Farmers have always used information about wind and weather to know when to plant and harvest. Recent development and dissemination of advanced technological tools at an affordable price have resulted in both large and small-scale farmers having new and more precise tools to produce more with less.

Farming takes skills. You have to know when to plant, when to water, when to fertilise and when to harvest. You need to know how to protect your crop from pests and from spoiling after harvest, and you need to know what the proper price is for your produce. Luckily, farmers worldwide are facing a suite of technological advances that can assist them in growing more food and bring more of it to market at a fair price. The opportunity for making farming smarter can increase yields and profits and reduce the use of precious water and fertiliser.

A Farmer’s Most Valuable Tool: The Phone

The phone is the new agricultural tool. The fast growing access to communication services also for smallholders offers a range of benefits to farmers. Better weather and climate data will help planning which crops to plant, when to harvest etc. Moreover, with a phone in hand, even small-scale farmers can connect to new customers who were previously unreachable giving them greater power in the marketplace. This kind of knowledge was previously the reserve of farmers on modernized agricultural production units but can now be available to a much wider group.

Growing More With Less

Another set of advances that can aid farmers globally is precision farming. It is techniques ranging from relatively simple and affordable drip watering to advanced hydroponics which allows farmers to target water and fertilizer precisely when and where plants need it. Rising prices for agricultural inputs like water and fertilizers are fuelling the development of smart farming technologies and techniques to produce more with less. Some countries regulate water and fertilizers use on farms, which in turns drives the uptake of precision farming practices. As an added benefit, targeting fertilizer to where it is most needed can significantly reduce greenhouse gas emissions from farming currently amounting to between one-fifth and one-third of greenhouse gases emissions.

Combined with the advent of big data, these technologies are likely to generate novel applications in the future, potentially showing great relevance to the challenge of efficiently managing medical records and creating more transparent and patient-centered healthcare. Coupled with accelerating rates of high-speed network coverage and rapidly decreasing hardware costs, mHealth approaches to combatting NCDs are becoming uniquely positioned to provide life-saving information and services to all.

Smart Urban Farming

Smart farming is also an opportunity in cities. In urban areas, lack of vacant plots of land is driving more and more urban farmers to produce food upwards on the side of buildings rather than outwards. This vertical farming is a spatially efficient option for urban food production, which can be made smart by the use of information technology to time and target inputs. Even today, urban agriculture produces 15 to 20 percent of the world’s food supply and plays a major role in global food security. Most urban farming is placed in low income areas, adding directly to food security of the poorest part of global population. Urban farming can be made smart through the use of information technology to increase yields. This smart farming opportunity can benefit from the development of a variety of different types of technologies e.g. analytics solutions, sensors, soft- and hardware systems and positioning technologies. If successful, it has the potential to increase agricultural production, improve small farmers’ competiveness and provide a growing urban population with fresher produce.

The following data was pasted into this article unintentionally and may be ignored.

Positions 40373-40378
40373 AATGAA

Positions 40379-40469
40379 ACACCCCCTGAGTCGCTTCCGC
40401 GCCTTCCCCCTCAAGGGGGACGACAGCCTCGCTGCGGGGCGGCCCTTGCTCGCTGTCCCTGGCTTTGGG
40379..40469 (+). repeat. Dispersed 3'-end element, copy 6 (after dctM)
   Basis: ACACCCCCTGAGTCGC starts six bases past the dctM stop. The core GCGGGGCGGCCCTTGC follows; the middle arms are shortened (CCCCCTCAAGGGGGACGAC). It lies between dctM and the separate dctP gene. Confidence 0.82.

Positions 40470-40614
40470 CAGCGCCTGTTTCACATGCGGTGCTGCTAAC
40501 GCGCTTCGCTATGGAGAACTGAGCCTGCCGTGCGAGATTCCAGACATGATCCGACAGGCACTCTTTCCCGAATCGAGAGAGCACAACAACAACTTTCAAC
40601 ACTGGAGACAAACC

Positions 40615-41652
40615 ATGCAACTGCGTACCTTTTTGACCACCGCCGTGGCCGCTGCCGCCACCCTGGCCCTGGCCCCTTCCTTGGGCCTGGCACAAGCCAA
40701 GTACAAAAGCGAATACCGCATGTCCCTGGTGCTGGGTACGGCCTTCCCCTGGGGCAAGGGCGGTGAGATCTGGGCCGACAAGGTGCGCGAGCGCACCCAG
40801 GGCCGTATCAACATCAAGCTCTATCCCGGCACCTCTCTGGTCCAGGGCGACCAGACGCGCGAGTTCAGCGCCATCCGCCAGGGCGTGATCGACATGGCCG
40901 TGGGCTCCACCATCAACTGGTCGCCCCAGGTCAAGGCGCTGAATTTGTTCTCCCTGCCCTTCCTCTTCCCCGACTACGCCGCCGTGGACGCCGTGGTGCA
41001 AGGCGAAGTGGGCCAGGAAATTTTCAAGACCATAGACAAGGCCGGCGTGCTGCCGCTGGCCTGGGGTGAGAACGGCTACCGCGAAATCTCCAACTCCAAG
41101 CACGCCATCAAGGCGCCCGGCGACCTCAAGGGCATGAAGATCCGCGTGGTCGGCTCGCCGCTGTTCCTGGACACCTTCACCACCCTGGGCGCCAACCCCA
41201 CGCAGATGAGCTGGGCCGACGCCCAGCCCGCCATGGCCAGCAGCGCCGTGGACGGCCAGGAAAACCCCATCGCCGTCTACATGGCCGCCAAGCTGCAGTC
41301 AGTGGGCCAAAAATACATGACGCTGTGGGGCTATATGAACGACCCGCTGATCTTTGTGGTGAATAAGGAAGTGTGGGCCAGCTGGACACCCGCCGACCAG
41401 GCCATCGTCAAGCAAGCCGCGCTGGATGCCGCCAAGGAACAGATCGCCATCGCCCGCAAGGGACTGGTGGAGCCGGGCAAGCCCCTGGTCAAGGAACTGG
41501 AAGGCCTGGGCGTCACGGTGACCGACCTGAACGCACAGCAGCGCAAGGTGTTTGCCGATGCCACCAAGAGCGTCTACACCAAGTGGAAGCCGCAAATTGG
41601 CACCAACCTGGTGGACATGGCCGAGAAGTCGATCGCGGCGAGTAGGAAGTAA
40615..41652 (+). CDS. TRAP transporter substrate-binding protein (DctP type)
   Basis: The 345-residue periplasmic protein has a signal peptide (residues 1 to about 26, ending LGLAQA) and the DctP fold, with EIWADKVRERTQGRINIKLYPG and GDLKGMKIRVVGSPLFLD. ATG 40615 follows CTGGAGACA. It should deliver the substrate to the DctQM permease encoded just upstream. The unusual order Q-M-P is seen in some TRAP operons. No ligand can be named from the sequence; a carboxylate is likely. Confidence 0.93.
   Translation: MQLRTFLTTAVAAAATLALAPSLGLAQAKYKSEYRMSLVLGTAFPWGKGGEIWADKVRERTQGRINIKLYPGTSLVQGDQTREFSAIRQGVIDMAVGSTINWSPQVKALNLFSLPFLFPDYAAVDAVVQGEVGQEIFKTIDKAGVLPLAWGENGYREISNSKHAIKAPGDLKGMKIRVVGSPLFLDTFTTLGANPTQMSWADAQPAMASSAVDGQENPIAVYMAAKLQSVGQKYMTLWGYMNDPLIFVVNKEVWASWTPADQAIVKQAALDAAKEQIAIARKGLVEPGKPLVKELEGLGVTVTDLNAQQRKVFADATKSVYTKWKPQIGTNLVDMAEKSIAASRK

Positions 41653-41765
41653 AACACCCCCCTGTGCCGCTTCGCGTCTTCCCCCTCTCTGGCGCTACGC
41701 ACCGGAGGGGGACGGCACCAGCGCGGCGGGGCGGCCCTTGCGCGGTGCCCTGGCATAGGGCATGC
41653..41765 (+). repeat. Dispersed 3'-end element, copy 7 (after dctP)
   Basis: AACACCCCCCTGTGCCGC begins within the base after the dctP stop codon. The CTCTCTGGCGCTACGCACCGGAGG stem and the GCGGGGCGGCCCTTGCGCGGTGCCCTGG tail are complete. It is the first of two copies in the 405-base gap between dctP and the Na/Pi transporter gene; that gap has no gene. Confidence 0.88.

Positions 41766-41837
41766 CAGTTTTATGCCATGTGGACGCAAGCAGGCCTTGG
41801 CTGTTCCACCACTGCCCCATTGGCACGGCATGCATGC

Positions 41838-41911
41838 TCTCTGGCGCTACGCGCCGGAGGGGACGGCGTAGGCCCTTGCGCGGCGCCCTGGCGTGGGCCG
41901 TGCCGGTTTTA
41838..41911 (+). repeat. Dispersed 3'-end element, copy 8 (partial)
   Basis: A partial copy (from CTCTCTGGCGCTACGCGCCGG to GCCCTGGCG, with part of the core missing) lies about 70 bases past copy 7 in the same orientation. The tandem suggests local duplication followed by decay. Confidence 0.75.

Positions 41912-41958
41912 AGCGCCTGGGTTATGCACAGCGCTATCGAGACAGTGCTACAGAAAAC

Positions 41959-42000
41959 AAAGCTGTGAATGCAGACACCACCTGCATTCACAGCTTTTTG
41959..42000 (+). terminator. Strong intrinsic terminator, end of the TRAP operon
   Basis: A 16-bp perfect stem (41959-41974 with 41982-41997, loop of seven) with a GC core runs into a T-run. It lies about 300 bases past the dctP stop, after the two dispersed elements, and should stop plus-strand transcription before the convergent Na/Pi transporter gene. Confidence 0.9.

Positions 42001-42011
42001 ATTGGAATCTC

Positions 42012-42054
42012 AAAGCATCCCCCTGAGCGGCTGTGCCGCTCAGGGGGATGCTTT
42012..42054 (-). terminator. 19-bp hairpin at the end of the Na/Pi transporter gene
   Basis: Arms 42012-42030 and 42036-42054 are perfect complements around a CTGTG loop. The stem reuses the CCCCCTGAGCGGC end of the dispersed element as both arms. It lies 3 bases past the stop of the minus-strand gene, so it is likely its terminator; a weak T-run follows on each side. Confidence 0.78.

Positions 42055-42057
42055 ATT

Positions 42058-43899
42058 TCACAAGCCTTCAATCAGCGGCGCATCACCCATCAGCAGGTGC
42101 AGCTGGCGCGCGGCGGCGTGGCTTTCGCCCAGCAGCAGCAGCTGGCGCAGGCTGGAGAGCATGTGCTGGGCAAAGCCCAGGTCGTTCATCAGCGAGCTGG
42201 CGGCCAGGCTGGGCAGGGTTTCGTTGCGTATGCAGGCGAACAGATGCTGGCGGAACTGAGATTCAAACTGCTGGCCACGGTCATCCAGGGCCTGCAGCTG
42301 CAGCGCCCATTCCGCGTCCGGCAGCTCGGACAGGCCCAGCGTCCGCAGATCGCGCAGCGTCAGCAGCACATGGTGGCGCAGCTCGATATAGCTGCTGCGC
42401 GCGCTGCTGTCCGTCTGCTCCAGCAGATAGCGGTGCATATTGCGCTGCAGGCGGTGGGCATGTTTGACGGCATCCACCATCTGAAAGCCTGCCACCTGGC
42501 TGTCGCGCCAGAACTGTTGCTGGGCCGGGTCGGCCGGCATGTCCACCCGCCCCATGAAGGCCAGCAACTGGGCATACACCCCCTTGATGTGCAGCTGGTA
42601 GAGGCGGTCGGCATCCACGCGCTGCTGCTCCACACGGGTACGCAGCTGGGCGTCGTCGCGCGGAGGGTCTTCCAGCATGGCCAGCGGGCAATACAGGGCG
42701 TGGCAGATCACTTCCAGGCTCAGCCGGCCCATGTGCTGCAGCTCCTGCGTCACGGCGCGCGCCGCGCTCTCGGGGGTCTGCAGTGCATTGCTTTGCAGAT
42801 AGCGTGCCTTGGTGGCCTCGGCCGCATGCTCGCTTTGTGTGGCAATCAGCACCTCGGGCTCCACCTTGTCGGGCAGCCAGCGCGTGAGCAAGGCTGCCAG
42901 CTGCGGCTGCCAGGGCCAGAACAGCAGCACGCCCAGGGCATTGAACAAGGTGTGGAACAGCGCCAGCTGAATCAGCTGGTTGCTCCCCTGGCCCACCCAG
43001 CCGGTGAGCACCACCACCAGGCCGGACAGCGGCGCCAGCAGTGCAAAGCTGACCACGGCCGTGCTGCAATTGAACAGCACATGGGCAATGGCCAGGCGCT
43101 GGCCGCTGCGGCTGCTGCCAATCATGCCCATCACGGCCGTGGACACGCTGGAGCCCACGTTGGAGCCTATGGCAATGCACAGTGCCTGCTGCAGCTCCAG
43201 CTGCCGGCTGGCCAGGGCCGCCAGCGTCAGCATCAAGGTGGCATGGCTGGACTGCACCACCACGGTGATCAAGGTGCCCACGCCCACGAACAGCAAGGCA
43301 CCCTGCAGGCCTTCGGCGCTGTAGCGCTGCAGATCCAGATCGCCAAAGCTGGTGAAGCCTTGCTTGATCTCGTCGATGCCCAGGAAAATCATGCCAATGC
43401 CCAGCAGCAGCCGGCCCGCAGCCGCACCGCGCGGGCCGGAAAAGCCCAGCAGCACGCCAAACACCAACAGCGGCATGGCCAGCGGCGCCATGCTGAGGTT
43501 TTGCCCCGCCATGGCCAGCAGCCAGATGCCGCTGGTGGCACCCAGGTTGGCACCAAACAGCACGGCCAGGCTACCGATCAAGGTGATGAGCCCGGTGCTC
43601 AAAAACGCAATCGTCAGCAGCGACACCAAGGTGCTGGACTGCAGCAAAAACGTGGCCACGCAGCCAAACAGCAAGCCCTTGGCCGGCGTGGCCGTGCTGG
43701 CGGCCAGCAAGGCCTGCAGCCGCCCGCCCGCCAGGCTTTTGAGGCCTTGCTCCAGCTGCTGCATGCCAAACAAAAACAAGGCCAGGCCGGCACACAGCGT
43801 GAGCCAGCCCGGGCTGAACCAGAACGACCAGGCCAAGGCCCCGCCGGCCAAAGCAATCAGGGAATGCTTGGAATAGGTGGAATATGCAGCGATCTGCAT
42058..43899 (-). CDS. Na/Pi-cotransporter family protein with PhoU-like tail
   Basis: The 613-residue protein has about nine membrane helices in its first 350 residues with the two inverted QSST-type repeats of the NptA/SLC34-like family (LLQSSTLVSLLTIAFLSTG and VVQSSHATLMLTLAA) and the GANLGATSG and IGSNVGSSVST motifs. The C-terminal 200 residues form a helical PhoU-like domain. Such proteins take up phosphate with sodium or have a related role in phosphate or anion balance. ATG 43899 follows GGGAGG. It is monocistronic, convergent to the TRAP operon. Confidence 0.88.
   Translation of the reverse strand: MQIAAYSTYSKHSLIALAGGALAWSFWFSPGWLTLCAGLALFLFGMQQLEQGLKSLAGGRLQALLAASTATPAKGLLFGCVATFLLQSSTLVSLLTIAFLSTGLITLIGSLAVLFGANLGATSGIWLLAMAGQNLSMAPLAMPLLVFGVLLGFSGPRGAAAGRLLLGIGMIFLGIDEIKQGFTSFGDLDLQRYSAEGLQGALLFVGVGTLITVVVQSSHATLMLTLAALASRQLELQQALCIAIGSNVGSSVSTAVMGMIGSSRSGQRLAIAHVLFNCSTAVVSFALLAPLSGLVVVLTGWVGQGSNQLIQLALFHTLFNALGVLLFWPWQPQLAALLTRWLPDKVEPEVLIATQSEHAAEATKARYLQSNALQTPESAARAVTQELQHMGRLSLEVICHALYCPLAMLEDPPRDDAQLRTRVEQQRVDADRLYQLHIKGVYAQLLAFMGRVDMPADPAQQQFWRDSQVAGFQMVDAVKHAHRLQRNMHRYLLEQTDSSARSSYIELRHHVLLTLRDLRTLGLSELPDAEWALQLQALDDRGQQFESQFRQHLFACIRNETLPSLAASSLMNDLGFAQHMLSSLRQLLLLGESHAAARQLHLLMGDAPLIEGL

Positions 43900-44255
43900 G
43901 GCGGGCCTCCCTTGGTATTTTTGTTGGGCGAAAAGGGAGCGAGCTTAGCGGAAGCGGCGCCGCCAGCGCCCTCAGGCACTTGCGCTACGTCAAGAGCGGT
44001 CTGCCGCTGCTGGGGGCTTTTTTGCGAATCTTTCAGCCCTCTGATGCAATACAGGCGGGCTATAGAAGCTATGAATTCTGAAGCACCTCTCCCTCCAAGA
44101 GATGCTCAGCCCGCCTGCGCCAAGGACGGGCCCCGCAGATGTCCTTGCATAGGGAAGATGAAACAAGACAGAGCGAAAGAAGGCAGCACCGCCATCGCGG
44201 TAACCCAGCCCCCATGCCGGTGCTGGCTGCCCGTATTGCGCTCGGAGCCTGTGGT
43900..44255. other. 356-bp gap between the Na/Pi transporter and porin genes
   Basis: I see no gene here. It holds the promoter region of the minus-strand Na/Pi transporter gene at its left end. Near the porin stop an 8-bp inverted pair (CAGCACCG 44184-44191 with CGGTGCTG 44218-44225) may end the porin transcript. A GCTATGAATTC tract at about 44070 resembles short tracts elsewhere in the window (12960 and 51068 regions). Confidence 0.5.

Survey Findings

A phone, a robot and/or a computer are the new farming tools alongside the hoe and the tractor. Farmers everywhere use technology to produce more with less and to make resources last. “Smart Farming” is a globally applicable tool box adaptable to different contexts. It is smart farming and good business.

In our 2015 survey, Smart Farming was the favorite of all fifteen opportunities on the overall opportunity ranking across all regions. This opportunity deviates from the overall trend of low political will power to pursue opportunities as it is perceived to be backed by political will power. All regions are also in general perceived to be equipped to implement it both in terms of technology and economic capacity. There are some exceptions to this trend as North America shows to have low perceived political will power to pursue the opportunity.

There seems to be a high degree of consensus among the different HDI groups, as the market opportunity is very popular for medium HDI, high HDI as well as the very high HDI countries. Respondents in the age range between 30 and 50 years see “Smart Farming” very optimistically, while the young respondents below the age of 30 are less attracted by it.

For all the assessed business sectors the message is clear that smart farming will affect their business. However, only respondents from the service sector state to be more likely to pursue this opportunity than on average for all the other opportunities. The opportunity is a preferred opportunity for the governmental and other business sector.

This market was surveyed globally in 2015 by more than 5500 leaders from both the public and private sectors. The survey was conducted in collaboration with the research company YouGov. The survey results were originally published in the Global Opportunity Report 2016.

Global Goals addressed